The Third Avenue Elevated Railway – the El – built in the 1870s, ran from Chatham Square in the City Hall area of Manhattan to Gun Hill and White Plains in the Bronx until it was gradually demolished, section by section, over a twenty-three year period from 1950.   Jack Finney  in his 1970 time-warp novel, Time and Again, vividly summons up memories of the incongruous clatter’ if you were on the street below, as trains thundered overhead, as well as recalling images of its old stations.   He described these in detail with their bare worn floorboards, wooden tongue-and-groove walls, and little scooped-out shelves projecting from under the change-booth window, grained and polished from ten thousand hands.’    Today, with its cavernous streets and anonymous high- rise buildings, such images of a vanished New York increasingly evoke a strong feeling of nostalgia.

An etching, titled ‘Under the Elevated’, issued in an edition of 75, was included in the 1921 New York series of dry points by Nevinson. 

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Christopher R.W. Nevinson
Christopher R.W.
1889 - 1946

We are grateful to Dr. Jonathan Black for the following chronology (May 2014):

Christopher Richard Wynne Nevinson: Chronology:

13 August 1889: born John Street (now Keats Grove), Hampstead to Henry Woodd Nevinson (1856-1941) and Margaret Nevinson nŽ e Jones (1858-1932).

1901: Nevinson family moved to 4 Downside Crescent, Belsize Park, London. This remained Nevinson’s home until 1919.

September 1903-December 1907: educated Uppingham Public School, Rutland.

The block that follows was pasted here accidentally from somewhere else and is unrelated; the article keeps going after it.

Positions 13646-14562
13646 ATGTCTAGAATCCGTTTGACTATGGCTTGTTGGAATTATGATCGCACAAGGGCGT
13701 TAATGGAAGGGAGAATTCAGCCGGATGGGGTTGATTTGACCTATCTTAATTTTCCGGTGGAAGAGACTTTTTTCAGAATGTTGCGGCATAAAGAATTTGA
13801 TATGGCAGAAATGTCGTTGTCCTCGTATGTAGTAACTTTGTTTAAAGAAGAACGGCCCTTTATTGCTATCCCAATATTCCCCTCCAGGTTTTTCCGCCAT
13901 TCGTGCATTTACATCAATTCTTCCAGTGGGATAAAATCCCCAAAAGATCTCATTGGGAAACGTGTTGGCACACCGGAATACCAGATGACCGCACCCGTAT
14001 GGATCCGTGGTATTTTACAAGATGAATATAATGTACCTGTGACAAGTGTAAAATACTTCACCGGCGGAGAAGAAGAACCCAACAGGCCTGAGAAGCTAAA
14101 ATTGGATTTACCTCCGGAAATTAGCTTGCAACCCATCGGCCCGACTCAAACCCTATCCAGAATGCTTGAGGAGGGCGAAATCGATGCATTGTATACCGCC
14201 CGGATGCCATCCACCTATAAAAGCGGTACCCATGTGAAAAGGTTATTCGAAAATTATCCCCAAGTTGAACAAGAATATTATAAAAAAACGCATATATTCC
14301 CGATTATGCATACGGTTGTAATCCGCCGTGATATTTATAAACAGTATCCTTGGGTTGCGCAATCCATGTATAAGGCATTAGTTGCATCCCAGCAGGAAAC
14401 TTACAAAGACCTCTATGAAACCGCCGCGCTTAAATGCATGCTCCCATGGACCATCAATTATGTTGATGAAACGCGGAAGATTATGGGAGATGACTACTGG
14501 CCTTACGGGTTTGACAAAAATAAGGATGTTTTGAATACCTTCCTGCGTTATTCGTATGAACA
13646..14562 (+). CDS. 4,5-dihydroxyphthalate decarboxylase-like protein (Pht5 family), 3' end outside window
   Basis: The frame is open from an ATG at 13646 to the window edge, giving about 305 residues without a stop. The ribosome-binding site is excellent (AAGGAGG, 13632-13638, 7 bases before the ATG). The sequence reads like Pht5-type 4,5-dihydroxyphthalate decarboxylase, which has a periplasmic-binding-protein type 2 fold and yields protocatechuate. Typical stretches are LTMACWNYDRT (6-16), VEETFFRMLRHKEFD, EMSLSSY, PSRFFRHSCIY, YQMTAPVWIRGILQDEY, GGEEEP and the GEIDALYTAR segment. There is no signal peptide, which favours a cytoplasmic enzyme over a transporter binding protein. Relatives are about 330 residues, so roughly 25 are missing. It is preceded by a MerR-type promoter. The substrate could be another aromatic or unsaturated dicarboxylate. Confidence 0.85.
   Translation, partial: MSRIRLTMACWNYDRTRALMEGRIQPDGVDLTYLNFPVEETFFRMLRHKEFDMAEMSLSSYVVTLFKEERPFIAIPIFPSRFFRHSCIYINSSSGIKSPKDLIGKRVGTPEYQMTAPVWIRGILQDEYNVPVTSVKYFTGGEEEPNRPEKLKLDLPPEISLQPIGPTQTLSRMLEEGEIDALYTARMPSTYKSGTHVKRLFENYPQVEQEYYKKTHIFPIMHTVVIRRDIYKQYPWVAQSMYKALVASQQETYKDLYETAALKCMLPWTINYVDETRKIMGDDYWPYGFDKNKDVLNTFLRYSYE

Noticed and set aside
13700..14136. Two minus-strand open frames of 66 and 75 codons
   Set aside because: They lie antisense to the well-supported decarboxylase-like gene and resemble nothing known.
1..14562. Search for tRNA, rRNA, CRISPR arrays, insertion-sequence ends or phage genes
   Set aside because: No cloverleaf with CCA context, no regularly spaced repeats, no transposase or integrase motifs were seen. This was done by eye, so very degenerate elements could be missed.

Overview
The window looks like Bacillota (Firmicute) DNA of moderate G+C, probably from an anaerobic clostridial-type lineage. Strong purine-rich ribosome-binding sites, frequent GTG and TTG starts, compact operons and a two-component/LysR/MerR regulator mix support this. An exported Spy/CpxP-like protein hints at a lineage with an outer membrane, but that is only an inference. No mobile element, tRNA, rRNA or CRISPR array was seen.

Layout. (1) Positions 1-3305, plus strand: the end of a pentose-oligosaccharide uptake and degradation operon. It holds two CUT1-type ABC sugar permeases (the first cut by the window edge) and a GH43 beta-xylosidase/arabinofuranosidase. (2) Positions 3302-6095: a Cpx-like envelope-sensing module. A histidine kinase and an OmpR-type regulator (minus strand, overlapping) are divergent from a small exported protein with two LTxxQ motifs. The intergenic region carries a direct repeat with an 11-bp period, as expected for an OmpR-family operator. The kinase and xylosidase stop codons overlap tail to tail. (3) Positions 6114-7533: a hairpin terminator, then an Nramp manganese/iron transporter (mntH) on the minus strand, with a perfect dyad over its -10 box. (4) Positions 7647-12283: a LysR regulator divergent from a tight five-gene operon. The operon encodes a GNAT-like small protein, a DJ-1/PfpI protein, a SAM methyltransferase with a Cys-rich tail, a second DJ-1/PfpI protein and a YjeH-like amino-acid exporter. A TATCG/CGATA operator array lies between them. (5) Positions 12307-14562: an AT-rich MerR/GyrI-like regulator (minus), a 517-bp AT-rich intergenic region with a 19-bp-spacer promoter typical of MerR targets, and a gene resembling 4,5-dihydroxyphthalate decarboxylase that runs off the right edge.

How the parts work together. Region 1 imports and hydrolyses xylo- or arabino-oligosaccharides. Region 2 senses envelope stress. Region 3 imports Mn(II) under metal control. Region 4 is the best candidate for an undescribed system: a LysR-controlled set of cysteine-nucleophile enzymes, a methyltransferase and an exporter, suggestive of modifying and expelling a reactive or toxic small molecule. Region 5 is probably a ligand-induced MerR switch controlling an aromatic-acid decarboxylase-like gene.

February 1907: visited exhibition of etchings in London by Muirhead Bone and James Abbott McNeil Whistler.

1908: art student at St. John’s Wood School of Art, Elm Tree Road, London.

1909-1912: art student at the Slade School of Art, University College, Gower Street, London.

May 1909: visited exhibition of etchings in London by Francis Dodd.

May 1911: visited Professor Michael Sadler to see his collection of German Expressionist woodcuts.

1911-1912: received instruction in lithography from Ernest Jackson, London County Council School, Southampton Row, London.

April 1913: first meeting with a Futurist artist ‘ Gino Severini.

October 1913: exhibited Futurist paintings at the ‘Post-Impressionists and Futurists’ exhibition, DorŽ Galleries, New Bond Street, London.

November 1913: founder member of the London Group.

June 1914: publication in London of the English Futurist Manifesto (with F.T. Marinetti) ‘Vital English Art.’

November 1914-January 1915: service as an ambulance driver and medical orderly with the Friends Ambulance Unit in France and Belgium.

June 1915-January 1916: service as a private in the Royal Army Medical Corps at the Third London General Hospital (Territorial), Wandsworth.